I was in Budapest again back in December. I have already visited quite a few museums in Budapest, but I yet to visit the Hungarian capital’s Telephone Museum. Not from want of trying, mind you. Last time I was in the city, it took me so long to track it down that it closed for the day before I could visit. The time before that? I didn’t realise it was closed on a Monday.
Rookie mistake, I know.
This time, I made my list, checked it twice, and made sure I did my research. I still got lost. The thing no one tells you, is that the top of Buda Hill, right up where the castle is, is as much of a labyrinth as the maze of tunnels that permeates the hill. Even if you find the right road, the right building, you’re still not necessarily there. My advice: follow the signs.
Eventually, you’ll find it.
Now, the Telephone Museum is one of those museums that has been recommended to me time and again, so I was eager to check it out. Telephones provide such a rich history to draw on; technological, social, design, just think about how much a part of our lives our phones are – even before they became the mini-computers that live in our pockets.
One of the key pieces in the museum is the telephone of King Charles IV of Hungary (other titles include: Emperor of Austria, King of Croatia, King of Bohemia and Blessed Charles of Austria). Charles was the last King of Hungary, but the first to have a telephone.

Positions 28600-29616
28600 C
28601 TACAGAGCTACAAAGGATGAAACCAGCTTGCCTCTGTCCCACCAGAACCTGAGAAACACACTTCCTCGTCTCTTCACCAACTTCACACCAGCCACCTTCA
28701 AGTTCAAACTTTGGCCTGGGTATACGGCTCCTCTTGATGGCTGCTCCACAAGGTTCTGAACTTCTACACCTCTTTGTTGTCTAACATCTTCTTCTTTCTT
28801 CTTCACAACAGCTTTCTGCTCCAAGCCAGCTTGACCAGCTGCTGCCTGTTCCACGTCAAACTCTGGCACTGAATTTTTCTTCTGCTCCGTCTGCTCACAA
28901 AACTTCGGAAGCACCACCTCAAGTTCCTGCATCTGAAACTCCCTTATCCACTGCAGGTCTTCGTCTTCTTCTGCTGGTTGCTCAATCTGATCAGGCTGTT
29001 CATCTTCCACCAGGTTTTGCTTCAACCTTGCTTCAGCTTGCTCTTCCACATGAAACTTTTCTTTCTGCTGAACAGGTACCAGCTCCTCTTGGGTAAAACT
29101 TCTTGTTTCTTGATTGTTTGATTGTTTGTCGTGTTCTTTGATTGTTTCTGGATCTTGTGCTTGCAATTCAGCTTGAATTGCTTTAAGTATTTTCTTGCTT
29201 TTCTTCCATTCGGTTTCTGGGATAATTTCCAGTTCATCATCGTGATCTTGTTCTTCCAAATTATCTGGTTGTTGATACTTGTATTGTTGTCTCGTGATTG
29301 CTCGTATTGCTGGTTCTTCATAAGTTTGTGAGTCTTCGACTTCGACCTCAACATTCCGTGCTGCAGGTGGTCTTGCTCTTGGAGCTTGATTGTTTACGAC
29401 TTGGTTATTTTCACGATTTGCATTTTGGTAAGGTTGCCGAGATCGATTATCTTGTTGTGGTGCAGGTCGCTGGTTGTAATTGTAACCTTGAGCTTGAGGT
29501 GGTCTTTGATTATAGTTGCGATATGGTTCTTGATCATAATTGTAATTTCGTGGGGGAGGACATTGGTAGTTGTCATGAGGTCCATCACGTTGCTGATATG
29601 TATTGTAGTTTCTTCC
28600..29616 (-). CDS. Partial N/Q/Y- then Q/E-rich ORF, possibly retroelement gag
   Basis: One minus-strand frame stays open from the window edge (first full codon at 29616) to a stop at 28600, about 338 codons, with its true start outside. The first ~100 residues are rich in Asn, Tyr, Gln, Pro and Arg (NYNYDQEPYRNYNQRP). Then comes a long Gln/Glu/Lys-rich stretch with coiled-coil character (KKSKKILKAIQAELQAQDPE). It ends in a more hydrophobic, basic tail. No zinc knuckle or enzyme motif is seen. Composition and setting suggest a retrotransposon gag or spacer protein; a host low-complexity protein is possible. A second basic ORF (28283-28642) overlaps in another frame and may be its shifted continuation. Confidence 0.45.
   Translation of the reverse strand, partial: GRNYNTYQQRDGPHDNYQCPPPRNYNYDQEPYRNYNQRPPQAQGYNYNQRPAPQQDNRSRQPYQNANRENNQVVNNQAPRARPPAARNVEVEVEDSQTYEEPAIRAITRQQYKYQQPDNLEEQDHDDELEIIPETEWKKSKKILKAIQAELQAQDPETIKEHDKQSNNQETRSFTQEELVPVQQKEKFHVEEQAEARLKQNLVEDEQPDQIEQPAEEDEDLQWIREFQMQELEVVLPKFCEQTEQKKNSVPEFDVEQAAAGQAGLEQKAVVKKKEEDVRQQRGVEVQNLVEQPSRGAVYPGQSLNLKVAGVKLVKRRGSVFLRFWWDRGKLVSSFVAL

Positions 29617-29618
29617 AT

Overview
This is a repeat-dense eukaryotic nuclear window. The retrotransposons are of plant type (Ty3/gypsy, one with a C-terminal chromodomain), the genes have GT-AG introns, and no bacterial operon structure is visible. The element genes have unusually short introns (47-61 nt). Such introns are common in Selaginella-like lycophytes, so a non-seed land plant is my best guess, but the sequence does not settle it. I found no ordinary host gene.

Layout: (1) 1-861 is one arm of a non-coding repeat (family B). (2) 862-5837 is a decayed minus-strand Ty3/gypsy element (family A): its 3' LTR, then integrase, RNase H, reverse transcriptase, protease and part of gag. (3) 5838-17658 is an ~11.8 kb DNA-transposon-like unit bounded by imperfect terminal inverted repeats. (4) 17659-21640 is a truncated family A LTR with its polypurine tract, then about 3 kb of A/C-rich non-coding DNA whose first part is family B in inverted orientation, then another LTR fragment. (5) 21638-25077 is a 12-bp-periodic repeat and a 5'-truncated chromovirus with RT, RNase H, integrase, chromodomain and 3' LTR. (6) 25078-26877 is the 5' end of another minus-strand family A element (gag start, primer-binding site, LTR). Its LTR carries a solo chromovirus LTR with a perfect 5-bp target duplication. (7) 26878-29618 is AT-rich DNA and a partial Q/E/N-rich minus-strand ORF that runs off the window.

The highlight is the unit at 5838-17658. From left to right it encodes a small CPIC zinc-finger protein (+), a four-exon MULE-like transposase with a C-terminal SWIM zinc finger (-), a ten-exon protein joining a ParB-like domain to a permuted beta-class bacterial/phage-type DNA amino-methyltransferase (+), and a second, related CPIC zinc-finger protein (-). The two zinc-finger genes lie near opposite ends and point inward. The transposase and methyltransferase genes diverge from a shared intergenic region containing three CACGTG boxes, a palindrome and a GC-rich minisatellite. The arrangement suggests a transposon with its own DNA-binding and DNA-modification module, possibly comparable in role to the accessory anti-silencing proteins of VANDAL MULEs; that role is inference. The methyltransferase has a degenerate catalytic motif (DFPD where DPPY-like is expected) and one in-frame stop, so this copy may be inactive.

Life is all a bit swings and roundabouts, isn’t it?
Now, this phone is really quite something. Go on, take a look at it. Notice anything odd? Well, odd by more modern standards… There’s no way to dial! Of course at this point, there aren’t that many telephones around.. but still…
It’s hard to think of a time when basic telephonic communication was the massively revolutionary wave of the future. It’s harder to think of a time when an appropriate way to respond to this would be to create a commemorative figurine.
This figurine features female figures from the far-flung reaches of the Austro-Hungarian Empire and Budapest’s links to the Middle East. The angel in the middle, represents the phone line. As ‘angel’ translates as ‘messenger’ (if I recall my years of RE correctly) the winged figure makes a lot of metaphorical sense here.
The final room of the museum is more lighthearted than the rest. In there, we have two examples of my favourite things: museum mannequins.
They are both waiting by their telephones. As the labels were mostly in Hungarian, I couldn’t tell what they were waiting for. I chose to come up with my own story; they are lovers, they have recently had a huge row and are waiting for the other one to call an apologise, because *naturally* it is all their fault.
The man, waiting by the public telephone, demonstrates that he doesn’t really understand how telephones work, which makes me think that whatever caused the row was probably his doing. His face is downcast, showing his remorse over what he has done. The woman is using her downtime to catch up on public affairs. She can do better.
The joy of a museum mannequin.
The Telephone Museum? Most certainly worth the hassle of tracking down.